3 out of 4 stars
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A Dream of Dragons, by Lauretta Kehoe and Michael Kehoe is a story of urban-fantasy genre. It revolves around dragons, romance, true love, religion and sacrifice. It is an easy-to-read book, written from the third-person perspective. However, the third-person perspective occasionally interchanges with a brief first-person perspective to draw attention to an alternate world. The authors’ intention in writing the book is to enlighten others on the existence of other worlds beyond our own. It is written from a Christian perspective, but the authors have blended the mythical dragons into the Christian equation. They have done an excellent job in balancing the act of the book between the world of humans and the world of dragons.
Henry Williford comes across a naked woman while strolling on Venice beach, in Florida. After taking her home, he finds that she has no memory whatsoever. She is naïve and neither knows who she is, nor where she comes from. Henry calls her Anne, like his deceased mother. He has to teach her everything, including how to dress, use the toilet and eat. Amazingly, all animals are drawn to her. In addition, she learns all she is taught very fast and very efficiently. As she watches Henry draw in his studio, she picks a pencil and starts scribbling. Consequently, her drawing comes out looking exactly like Henry’s. The nights are dreary for her due to the constant nightmare about dragons. At one time, she comes across a book with dragons in it. Anne takes the book and holds to it. Things get tough when a black Sedan starts following Henry and Anne. The truth starts unfolding, one truth at a time. The ultimate truth about Anne is very shocking and puzzling. Will true love conquer all?
The dragons in Anne’s dreams are classified by color. The good ones are golden, white-eyed and without fire breathing capability. They are telepathic and telekinetic. On the other hand, the bad ones, who have submitted to an evil master, are black and red-eyed. They have been given the power to breathe fire by the master, but something is taken from them in exchange for the fire-breathing capability. In her dreams, Anne is Aeya, a golden dragon, the daughter of the golden Aesmay, who is the king of dragons. She is a special dragon because she was not hatched from an egg like the rest of the dragons. Her wicked uncle, Saphan, who was once golden, has turned black with red eyes.
The character development of the book is superb. The book features interesting personalities. Just to mention a few, there is Heidi, Henry’s sister, who is as caring as a mother-hen. Additionally, there is Henry, the skeptic, who was once in the Navy. The death of his fiancée, Christine, has destroyed his belief in love, until Anne comes into his life. I tremendously enjoyed the character of Anne. She is a central character in the story, who is not perfect, but she has unique qualities. She is a charmer, who cannot differentiate what should be said and done in public and private. I love how she keeps telling everyone that Henry has a ‘man’ (male anatomy). Her innocence heightens the sexual tension of the book. Anne develops from a vulnerable, naive, innocent girl, who did not even know how to take care of herself. The climax of her growth is awe-inspiring.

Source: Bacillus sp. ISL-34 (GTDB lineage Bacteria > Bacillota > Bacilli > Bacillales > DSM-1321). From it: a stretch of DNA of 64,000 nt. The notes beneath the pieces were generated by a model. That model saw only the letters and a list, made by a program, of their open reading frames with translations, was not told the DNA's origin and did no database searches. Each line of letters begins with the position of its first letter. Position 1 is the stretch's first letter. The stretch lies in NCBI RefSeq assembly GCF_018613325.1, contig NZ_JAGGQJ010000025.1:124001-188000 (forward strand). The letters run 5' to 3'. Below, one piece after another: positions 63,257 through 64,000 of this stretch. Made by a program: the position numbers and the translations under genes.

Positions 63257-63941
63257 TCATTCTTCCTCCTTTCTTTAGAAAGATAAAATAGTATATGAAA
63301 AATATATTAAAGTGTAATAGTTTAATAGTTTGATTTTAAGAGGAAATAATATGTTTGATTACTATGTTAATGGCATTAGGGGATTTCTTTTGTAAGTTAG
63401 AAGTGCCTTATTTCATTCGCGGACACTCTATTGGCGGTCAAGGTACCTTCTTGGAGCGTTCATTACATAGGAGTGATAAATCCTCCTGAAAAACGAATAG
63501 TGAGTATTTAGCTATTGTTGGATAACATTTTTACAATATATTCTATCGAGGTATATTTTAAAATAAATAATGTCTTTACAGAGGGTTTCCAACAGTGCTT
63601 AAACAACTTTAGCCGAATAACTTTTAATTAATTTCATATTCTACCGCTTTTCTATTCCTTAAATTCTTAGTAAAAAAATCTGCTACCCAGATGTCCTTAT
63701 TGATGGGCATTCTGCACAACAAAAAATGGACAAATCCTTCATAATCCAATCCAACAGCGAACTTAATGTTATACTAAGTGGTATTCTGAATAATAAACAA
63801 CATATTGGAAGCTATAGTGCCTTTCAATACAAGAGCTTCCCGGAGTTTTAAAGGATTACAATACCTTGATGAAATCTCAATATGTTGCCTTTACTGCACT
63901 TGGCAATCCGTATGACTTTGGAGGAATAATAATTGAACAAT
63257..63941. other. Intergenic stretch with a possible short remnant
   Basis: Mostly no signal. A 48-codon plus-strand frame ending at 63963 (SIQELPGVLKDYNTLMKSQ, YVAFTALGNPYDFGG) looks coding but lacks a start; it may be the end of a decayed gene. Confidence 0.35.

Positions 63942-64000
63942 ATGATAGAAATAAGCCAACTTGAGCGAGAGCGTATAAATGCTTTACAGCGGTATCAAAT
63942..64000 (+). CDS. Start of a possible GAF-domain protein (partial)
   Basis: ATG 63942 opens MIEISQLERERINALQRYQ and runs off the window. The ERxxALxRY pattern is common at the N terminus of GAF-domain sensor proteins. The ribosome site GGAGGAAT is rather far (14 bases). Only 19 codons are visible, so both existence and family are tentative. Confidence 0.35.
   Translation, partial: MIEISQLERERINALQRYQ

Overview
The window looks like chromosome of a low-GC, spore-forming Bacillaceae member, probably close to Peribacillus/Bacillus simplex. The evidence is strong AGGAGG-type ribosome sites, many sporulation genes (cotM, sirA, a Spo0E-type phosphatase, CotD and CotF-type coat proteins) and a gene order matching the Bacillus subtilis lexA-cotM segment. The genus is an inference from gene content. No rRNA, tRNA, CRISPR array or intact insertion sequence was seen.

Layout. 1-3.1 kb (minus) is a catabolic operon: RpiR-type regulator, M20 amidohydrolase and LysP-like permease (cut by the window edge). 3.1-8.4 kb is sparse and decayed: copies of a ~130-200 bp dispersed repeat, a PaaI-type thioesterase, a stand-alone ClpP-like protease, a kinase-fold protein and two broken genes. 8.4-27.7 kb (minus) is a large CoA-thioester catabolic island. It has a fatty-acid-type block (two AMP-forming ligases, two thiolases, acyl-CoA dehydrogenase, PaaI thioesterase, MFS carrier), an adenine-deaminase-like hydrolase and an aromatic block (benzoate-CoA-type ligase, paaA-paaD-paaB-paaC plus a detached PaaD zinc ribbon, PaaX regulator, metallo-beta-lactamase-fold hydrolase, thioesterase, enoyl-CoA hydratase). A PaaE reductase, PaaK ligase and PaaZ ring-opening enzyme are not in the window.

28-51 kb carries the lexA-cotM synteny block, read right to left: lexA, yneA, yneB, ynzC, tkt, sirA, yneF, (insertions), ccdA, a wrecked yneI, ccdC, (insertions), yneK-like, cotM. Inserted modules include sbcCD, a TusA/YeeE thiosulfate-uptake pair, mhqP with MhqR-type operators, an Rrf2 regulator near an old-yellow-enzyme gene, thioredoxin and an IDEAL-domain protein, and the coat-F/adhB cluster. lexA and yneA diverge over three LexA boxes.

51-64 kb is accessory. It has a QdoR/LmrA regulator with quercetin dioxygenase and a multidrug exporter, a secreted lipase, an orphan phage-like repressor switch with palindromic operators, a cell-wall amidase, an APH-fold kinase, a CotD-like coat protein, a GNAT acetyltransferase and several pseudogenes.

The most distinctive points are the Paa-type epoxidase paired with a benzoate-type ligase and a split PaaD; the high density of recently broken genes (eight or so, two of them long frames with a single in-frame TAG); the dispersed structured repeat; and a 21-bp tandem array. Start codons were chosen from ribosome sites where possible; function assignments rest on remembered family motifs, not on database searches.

I love many aspects of this book. A good example is the idea of a story within a story, which I find incredible. When Henry fails to unveil Anne’s past, he decides to help her to unleash her subconscious mind through story-writing and art. Consequently, this gives birth to another story, ‘Tale of the Princess Dragon’ within the main story. Nonetheless, what I love most is the authors’ creativity in creating their two worlds and how they balanced the two. One side of the border is the live-action, urban world of Florida, with all the goings-on of a modern world. On the other side is an imaginary world with crystal mountains, where the sun is white and the ocean is green; the world of Thraekenya, the dragons.
I do not like anything least because the book is pretty incredible. As a matter of fact, I would not mind a sequel of this book. The authors have provided days and months to track the story. However, an inclusion of years in the dates would be helpful for the reader to determine the era in which the story is based in. All the same, I believe the authors did this deliberately, so as to create a ‘timeless’ effect in the book. An inclusion of black-and-white drawings of, inter alia, the dragons, the crystal mountains, would have heightened the visual aspect of the book.
I recommend this book to lovers of modern fantasy, and those who generally love dragon stories. The book does not contain any profanities. Besides, its sexual aspect is suppressed. The authors have tactfully manipulated the sexual aspect in a way that it can only be imagined by the reader. Nonetheless, it is hard to miss, owing to the Anne’s naivety and Henry’s vulnerability.
I will not rate this book 4 stars due to the errors I came across. All the same, I will not rate it 2 stars due to its fluidity. I find it amazing how the narrations alternate between the two worlds without difficulty. The authors have achieved this mostly by alternating the points of view. The main narration, of the real world, is done from a third-person perspective while the narration of the dragon world is done from the perspective of Aeya (Anne’s dragon form), and is presented in italicized form. I rate A Dream of Dragons 3 out of 4 stars.
A Dream of Dragons
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